Economic Ironies

MANILA, Philippines -- ''I'll have the glory of dying without a penny of convertible currency... Vengeance can find no place in a revolutionary's heart.''

- Fidel Castro's ''My Life''

OWING to the energy and time wasted on the impeachment trial of Chief Justice Renato Corona, and President Benigno Aquino's obsession to see him convicted, the economy appears to be coasting aimlessly for want of a leader and a roadmap.

Yet, paradoxically, businesses appear to be sailing along smoothly at their own steam with the general economy mercifully spared and relatively insulated from the financial turmoil in Europe and the United States.

On the rosy side, financial reports, Initial Public Offerings (IPOs), corporate net incomes, OFW remittances, call centers, fixed investments, and stock market trading are all reporting impressive performances that President Aquino can always claim as his own accomplishments.

Thus, conglomerates and universal banks from the Metrobank Group of companies to PLDT, San Miguel, JG Summit, Filinvest, to BPI and BDO as well as middle income businesses, such as GMA-7, commercial banks, Jollibee, and others have all declared healthy operations and positive net incomes.

This is an exemplary performance by Philippine business at minimal governmental intervention as the principals, notably President Benigno Aquino, are busy running after political enemies and pet peeves.

This is the economic paradox that is turning out to be beneficial.

Needles to say, if there are paradoxes, there are also ironies that are depressing and alarming.

First, the middle class is not expanding or growing as fast a rate as the population.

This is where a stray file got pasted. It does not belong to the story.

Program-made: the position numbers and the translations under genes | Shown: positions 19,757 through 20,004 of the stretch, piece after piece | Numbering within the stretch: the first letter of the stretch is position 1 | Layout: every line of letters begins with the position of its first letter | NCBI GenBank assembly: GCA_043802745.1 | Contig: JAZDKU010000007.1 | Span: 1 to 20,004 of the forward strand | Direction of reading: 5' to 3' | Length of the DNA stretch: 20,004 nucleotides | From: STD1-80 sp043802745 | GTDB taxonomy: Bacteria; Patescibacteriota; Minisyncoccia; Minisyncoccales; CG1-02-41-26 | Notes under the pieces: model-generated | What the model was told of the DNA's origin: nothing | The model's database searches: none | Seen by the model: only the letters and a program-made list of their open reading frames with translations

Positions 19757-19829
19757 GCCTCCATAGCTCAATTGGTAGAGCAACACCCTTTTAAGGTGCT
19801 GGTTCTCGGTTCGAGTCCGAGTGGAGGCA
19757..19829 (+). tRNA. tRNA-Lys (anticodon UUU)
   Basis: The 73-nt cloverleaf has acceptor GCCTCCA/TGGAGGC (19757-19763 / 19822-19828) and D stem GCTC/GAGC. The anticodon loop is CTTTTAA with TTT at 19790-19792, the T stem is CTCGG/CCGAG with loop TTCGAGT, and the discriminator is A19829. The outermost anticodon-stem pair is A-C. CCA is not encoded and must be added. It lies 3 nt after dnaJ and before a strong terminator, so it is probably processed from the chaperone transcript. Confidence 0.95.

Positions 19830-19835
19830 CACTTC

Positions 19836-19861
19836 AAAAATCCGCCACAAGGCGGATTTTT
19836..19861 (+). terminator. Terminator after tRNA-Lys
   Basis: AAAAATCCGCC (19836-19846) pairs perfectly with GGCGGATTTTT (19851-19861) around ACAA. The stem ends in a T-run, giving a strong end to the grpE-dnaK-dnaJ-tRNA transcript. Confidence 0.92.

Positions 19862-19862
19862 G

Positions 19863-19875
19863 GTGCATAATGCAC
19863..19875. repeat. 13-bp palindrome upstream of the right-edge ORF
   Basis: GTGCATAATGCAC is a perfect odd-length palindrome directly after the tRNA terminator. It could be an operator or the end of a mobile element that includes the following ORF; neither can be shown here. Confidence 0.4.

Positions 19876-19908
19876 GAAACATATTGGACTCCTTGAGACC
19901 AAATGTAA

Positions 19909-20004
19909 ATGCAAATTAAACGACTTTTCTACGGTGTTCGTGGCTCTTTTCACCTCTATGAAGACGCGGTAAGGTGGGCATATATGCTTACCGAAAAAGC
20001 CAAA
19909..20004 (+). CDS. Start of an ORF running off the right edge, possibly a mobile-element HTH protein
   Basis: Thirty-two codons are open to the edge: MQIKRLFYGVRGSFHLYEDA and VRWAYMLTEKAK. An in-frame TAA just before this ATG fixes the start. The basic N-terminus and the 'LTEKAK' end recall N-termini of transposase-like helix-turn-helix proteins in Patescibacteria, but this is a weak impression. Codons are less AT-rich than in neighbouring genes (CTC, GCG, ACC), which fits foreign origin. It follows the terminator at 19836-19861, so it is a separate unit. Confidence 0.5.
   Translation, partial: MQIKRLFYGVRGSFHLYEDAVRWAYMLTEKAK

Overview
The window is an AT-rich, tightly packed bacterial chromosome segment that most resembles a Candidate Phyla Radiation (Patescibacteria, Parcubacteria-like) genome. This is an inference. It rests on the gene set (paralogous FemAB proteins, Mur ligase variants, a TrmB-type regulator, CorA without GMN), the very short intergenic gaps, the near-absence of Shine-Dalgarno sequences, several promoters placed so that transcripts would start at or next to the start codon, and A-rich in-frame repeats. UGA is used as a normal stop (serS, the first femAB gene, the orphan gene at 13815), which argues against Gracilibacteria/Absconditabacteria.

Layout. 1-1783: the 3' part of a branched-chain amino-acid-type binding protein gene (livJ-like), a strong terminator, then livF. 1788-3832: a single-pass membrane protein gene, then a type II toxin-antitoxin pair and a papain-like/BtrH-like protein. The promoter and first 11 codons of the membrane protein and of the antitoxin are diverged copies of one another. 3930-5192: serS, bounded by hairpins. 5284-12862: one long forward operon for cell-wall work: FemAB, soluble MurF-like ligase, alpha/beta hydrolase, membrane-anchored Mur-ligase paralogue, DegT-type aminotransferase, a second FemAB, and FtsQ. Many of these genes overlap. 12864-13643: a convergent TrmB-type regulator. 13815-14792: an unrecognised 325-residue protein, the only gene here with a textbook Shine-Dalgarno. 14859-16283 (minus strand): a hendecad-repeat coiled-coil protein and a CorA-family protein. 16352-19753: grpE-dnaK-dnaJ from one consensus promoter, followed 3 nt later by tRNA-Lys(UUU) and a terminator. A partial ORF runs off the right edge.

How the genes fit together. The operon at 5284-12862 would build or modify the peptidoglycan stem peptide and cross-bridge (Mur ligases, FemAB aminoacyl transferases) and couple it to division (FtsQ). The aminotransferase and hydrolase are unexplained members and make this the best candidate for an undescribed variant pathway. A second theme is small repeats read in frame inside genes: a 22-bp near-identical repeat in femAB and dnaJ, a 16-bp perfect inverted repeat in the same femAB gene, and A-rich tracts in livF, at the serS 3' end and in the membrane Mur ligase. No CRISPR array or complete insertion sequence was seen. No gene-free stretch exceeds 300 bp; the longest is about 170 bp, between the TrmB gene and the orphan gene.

That is, the gap between the very rich, despite their token attempts at Corporate Social Responsibility (CSR), and the very poor, owing to the failure of the State to slow down the birth rate, is widening and deepening.

Even the gap between the upper-crust conglomerates and the middle class is also widening to the extent that the middle class cannot bridge the gap between the obscene rich and the dirt poor.

In short, this is the irony of the paradox of success that needs to be narrowed.

When all is said and done, the poor are growing in numbers, and the rich are getting richer, and fewer as a percentage of the total population.

That is the paradox and irony.

You be the judge

* * *


A congressman from southern Luzon believes that a pro-Aquino party mate congressman, who is not incurably greedy, need not engage in irregularities in his district or steal taxpayer's money as he pockets enough allowances, office savings, and windfall incomes from projects to assure his reelection... If the representative is in the good graces of the administration, hardworking and smart, he (she) can generate or line up infrastructure and social projects as much as P700 million or more per year from which he receives confidential and substantial kickbacks from favored local contractors and brokers ranging from 15 percent to 30 percent of gross project cost... Additionally, a congressman receives P500,000 cash per month for himself... Further, if he is stingy or parsimonious in hiring staff members, scrimps on office supplies, and miscellaneous expenses, he also pockets the savings... Even left-leaning party-list representatives have abandoned the streets and their working-class background... They have become part of the bourgeoisie... Meanwhile, Japan has decided to de-commission all its nuclear reactors until further notice, resulting in 60 percent rise in electricity rates and imported fuels which has been aggravated by a persistently strong Japanese yen versus the US dollar... Incidentally, Rep Manny Pacquiao of Sarangani should retire from boxing while he is ahead being the richest member of Congress... If he loses to Tim Bradley in their June encounter, Manny Pacquiao would have lost not only his iconic hero status in the eyes of the people but would also derail his plans of aspiring for a higher political post... He will be an ordinary rich boxing hasbeen... Abangan.

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